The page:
5. Big Data dilemma: “Without doubt one of the most used (and feared?) terms in the past couple of years is ‘Big Data’. There is no doubt that the desire to process huge amounts of data in near real-time will drive innovation for how data can be harnessed to inform business and marketing opportunities. Looking beyond the hype, most of the current opinion is that it is really about analytics and a renewed focus on that is what’s required. Therefore in 2014 we will see increased demand for IT Project Managers and Business Analysts who are involved in data manipulation projects. ‘Data Scientists’ will also be in increasing demand; the Harvard Business Review named the role ‘the sexiest job of the 21st century’ since these professionals can recognise patterns in data from multiple sources and then make observations and predictions, which is crucial to business success.”
7. Crossover roles: “Technology and marketing, and technology and finance functions are merging, creating a need for people who can move across sectors with multilevel knowledge.
Such hybrid skills are perhaps most obvious in the digital marketing space, where marketing professionals need to engage technology to inform their decisions. It is also seen in marketing teams where marketing analytics professionals use modelling and analytics practices to improve marketing outcomes. Business analysis is another example where professionals have a functional background and in-depth knowledge of their industry and company, but also need to translate requirements in technical areas. In 2014 we will see technology departments merge with both marketing and finance; technology will no longer sit in the domain of the CTO or CIO, but will instead be owned by the overall business. As a result, marketing and finance professionals will need to enhance their technology skills to remain competitive in the jobs market.”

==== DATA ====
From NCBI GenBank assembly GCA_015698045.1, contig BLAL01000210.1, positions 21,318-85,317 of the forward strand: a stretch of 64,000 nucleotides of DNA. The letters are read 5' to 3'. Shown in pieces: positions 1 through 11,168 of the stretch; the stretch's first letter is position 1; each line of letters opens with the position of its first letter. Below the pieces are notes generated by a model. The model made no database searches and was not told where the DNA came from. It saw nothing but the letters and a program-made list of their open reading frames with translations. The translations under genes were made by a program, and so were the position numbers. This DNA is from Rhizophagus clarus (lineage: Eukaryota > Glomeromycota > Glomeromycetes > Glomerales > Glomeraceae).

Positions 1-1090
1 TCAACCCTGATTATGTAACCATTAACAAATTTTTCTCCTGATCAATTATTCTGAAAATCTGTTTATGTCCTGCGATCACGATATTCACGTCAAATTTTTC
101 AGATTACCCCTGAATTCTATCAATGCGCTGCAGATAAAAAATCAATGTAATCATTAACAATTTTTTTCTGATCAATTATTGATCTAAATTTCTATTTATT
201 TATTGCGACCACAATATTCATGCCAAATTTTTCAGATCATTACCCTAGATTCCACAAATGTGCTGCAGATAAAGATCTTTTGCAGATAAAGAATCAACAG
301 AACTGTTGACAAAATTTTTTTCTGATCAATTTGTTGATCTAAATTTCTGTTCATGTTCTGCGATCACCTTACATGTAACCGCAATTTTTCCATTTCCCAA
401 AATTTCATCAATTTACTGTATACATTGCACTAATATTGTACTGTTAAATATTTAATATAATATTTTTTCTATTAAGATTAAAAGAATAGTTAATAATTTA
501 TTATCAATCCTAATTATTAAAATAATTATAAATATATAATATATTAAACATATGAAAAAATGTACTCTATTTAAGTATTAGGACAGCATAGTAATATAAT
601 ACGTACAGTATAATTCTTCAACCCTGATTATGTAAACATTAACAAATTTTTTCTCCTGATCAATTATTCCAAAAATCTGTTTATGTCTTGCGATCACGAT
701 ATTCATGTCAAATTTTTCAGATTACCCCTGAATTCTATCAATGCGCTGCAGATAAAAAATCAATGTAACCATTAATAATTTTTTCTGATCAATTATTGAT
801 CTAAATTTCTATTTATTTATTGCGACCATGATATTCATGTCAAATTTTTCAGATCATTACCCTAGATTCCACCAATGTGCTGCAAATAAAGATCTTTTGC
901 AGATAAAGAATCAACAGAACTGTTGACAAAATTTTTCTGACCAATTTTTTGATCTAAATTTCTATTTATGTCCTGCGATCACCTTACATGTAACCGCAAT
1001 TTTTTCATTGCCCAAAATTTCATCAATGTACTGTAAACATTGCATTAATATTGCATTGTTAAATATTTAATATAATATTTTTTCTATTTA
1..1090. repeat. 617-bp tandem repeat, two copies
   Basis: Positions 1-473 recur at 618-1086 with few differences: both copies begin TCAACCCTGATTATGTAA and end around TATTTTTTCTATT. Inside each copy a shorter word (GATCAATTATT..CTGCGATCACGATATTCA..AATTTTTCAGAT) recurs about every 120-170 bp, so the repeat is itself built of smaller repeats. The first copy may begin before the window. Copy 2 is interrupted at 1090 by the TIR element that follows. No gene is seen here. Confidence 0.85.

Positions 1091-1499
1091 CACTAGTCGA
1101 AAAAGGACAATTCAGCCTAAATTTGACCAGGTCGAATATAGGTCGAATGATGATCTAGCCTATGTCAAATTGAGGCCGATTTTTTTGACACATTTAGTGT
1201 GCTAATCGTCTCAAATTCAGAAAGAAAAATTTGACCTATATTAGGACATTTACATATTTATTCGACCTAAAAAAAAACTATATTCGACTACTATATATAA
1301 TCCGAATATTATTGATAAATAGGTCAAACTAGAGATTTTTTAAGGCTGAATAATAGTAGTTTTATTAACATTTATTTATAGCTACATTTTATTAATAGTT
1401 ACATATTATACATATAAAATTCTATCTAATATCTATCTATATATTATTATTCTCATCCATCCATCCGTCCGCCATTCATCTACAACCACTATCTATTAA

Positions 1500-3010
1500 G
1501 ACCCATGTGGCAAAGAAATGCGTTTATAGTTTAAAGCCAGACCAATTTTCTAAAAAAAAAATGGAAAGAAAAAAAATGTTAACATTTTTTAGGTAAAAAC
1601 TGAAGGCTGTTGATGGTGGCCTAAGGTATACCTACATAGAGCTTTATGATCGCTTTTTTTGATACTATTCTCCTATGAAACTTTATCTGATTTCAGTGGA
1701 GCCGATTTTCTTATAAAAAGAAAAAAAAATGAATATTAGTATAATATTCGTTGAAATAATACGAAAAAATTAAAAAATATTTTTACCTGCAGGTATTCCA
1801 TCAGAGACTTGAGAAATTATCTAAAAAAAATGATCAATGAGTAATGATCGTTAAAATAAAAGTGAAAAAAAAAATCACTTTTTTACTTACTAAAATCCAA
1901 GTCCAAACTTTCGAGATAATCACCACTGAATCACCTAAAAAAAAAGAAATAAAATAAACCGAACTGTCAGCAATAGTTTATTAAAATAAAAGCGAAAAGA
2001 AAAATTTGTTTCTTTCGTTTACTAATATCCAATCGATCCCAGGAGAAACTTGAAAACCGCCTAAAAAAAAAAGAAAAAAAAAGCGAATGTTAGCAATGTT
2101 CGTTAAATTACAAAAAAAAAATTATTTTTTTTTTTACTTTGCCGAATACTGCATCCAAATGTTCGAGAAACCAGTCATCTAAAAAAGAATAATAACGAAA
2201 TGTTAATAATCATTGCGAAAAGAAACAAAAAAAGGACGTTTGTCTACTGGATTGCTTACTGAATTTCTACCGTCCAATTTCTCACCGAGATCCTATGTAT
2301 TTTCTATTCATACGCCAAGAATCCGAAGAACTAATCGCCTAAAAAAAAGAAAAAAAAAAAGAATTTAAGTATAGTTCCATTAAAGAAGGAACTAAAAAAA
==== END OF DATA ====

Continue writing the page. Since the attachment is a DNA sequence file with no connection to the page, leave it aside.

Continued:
8. Responsible social media usage: “As confidence returns to the jobs market, the candidate is again ‘king’ however most organisations are yet to embrace social media effectively when it comes to recruitment. The expectation is that a presence and activity such as posting a job is enough, but the commitment and resources that are really needed to build effective relationships is vastly underestimated by most. Without that commitment it is very difficult to attract and engage with the right talent at the right time.”
9. Staff retention: “Employers are often blind to the cause of staff turnover and in 80 per cent of cases an employee chooses to leave due to the job itself, pay and conditions or work relationships – all issues employers can do something about. As employees become more confident and start to explore their options in the jobs market, employers will really need to turn their focus back to retention.”
10. Borderless: “In our global economy the world is becoming borderless and in order to achieve career development people are willing to change countries more readily. With this in mind speaking another language is a hugely important business skill, and it will only become more so in future. .For those looking to move up, these skills and the cultural intelligence they often come with are equally indispensable for today’s global executives and the organisations they lead. The insight to understand people on their own terms and in their own language will be increasing valued in the years ahead.”
Hays, the world’s leading recruiting experts in qualified, professional and skilled people.